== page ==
In her previous role as the Principal of Philippa McLean Consulting she worked with Escalier Consulting on a range of Commonwealth and State government program evaluation projects in the area of apprenticeships and school to work transition and assisted the University of New England (at the request of DIISRTE) as the specialist adviser on a literacy campaign in the Wilcannia community, a project supported by the Lowitja Institute, DEEWR, FAHCSIA and the NSW Aboriginal Housing Service.

Responding to Policy: A Model for Integrated Support of Foundation Skills in Vocational Training

Jana Scomazzon, Director,  Language and Training Group

Lina Robinson, Policy and Quality Assurance, Service Skills Australia

The Training Package policy environment has brought a renewed focus on the importance of foundation skills to successful vocational outcomes. Interactive in nature, this workshop allowed participants time and opportunity to clarify and extend their understanding of how foundation skills are represented in the current Training Package model. The session involved participants in seeing how key policy drivers to foundation skills changes impact on vocational trainers and assessors. It included an overview of the nature and purpose of the new foundation skills section in units of competency, and how units can be used to engage employers in discussions around strengthening foundation skills. Time was spent on exploring how Service Skills Australia’s recently developed Model for Integrated Foundation Skill Support uses the Foundation Skills Training Package to support integrated delivery, providing simple, straightforward strategies for responding to foundation skills issues that vocational learners can face.
Workshop facilitators were: Jana Scomazzon, who has a unique insight into VET learners’ foundation skill needs. A former adult literacy practitioner, Jana moved into VET policy and product development, bringing with her a practical approach to getting everyone involved in supporting foundation skill development. Lina Robinson who works across Service Skills Australia in a policy and quality assurance role. Along with Service Skills’ National Skills Development team, Lina talks with employers and providers around Australia to make sure that Service Skills Training Packages reflect real needs.

Jana Scomazzon

Jana Scomazzon has unique insight into VET learners’ foundation skill needs. A former adult literacy practitioner, she moved into VET, bringing with her a practical approach to getting everyone involved in supporting foundation skill development.
Over the years, Jana has developed Training Package policy, co-authoring the Training Package design model with the new foundation skill section for units of competency; written foundation skill support material; and run highly successful foundation skills and ACSF workshops for vocational trainers and unit writers.
Jana’s extensive knowledge of VET policy and her focus on equitable learner outcomes inform her further role as a Training Package quality assurer for the Department of Education and Training.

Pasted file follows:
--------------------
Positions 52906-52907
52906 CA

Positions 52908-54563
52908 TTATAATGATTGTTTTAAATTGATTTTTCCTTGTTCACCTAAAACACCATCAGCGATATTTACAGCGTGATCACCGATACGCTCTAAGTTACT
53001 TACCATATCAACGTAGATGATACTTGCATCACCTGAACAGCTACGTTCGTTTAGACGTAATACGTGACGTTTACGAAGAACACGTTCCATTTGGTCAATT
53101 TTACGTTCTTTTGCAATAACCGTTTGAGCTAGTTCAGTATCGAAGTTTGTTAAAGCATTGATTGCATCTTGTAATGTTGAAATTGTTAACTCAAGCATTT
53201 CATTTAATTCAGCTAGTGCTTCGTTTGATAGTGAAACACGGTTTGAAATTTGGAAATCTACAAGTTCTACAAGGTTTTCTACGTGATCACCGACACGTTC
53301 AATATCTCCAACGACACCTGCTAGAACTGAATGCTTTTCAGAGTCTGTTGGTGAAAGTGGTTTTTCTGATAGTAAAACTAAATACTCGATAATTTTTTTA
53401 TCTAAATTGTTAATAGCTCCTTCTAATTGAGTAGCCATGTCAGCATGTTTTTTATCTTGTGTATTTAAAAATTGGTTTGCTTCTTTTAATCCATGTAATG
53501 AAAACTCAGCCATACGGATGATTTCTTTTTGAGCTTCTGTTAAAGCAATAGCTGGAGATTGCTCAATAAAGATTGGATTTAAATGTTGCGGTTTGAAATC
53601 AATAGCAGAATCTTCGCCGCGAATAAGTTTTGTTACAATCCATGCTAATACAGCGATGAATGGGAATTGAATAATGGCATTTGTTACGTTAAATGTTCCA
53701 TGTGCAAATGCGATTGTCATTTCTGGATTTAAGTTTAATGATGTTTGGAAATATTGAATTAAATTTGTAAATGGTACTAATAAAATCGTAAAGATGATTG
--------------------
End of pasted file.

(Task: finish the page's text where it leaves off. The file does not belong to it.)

As a recognised expert in developing and implementing effective solutions, Jana has also managed many strategic foundation skill development projects in a variety of industries and is frequently asked to speak on adult workplace literacy.

Lina Robinson

Lina Robinson works across Service Skills Australia in a policy and quality assurance role. Along with Service Skills’ National Skills Development team, she talks with employers and providers around Australia to make sure that Service Skills Training Packages reflect real needs.
Throughout 2013 and the first half of 2014, as part of a WELL-Program funded project, Lina managed a series of national workshops for vocational trainers that gave practical strategies for supporting foundation skill development in vocational courses.
With 20 years’ experience in the VET sector as a trainer in both the private and public sectors and in a range of policy roles representing industry and RTOs on a state and national level, Lina understands how crucial it is for trainers and employers to work together to identify and support learners’ foundation skill needs.
Lina’s formal qualifications include a Master of Education (Monash) and Bachelor of Education and Training (Melbourne).

So Who is Delivering Foundation Skills?

Michelle Circelli, Senior Research Officer, National Centre for Vocational Education Research (NCVER)

Louise Wignall, Director, Wignall Consulting Services

If the National Foundation Skills Strategy for Adults is to be fully realised by 2022 then we need a fully equipped and engaged workforce on board to deliver these skills. Unless we develop a workforce capable of delivering foundation skills within community, classroom and workplace settings we run the risk of diminishing the capacity of our adult learners to take on the challenges of the knowledge economy and respond to calls from government and industry for high-level thinking, innovation and flexibility. This session shared the findings from two inter-related activities aimed at learning more about the skills and expertise practitioners bring to their work, and the skills and professional development needed to continue to deliver the right mix of skills to learners to help them meet the challenges of living, learning and working in Australia now and into the future.

Michelle Circelli

Michelle Circelli, a senior research officer with the National Centre for Vocational Education Research, manages commissioned research projects funded under the National VET Research Program. She also undertakes research and consultancy projects for NCVER and has a particular interest in adult literacy and numeracy. Michelle was the 2013 Fulbright Professional Scholar in Vocational Education and Training spending time in the United States undertaking research into measuring success of adult literacy and numeracy programs with the Californian Community Colleges Chancellor’s Office and the federal Office of Career, Technical and Adult Education.

Louise Wignall

Louise Wignall has worked in the education sector for the past 25 years as a teacher, researcher, policy advisor and quality assurance manager with a specialisation in adult literacy and learning in the community, vocational education and training (VET) and the workplace. Her key interest is in ‘joining the dots’ between policy and practice to improve the quality of learning experiences. Louise has provided advice to a number of Australian Government Departments over the past ten years on a number of key policy initiatives including the National Foundation Skills Strategy for Adults and has recently completed the Scoping for a Foundation Skills Professional Standards Framework as part of the National Foundation Skills Workforce Development Project.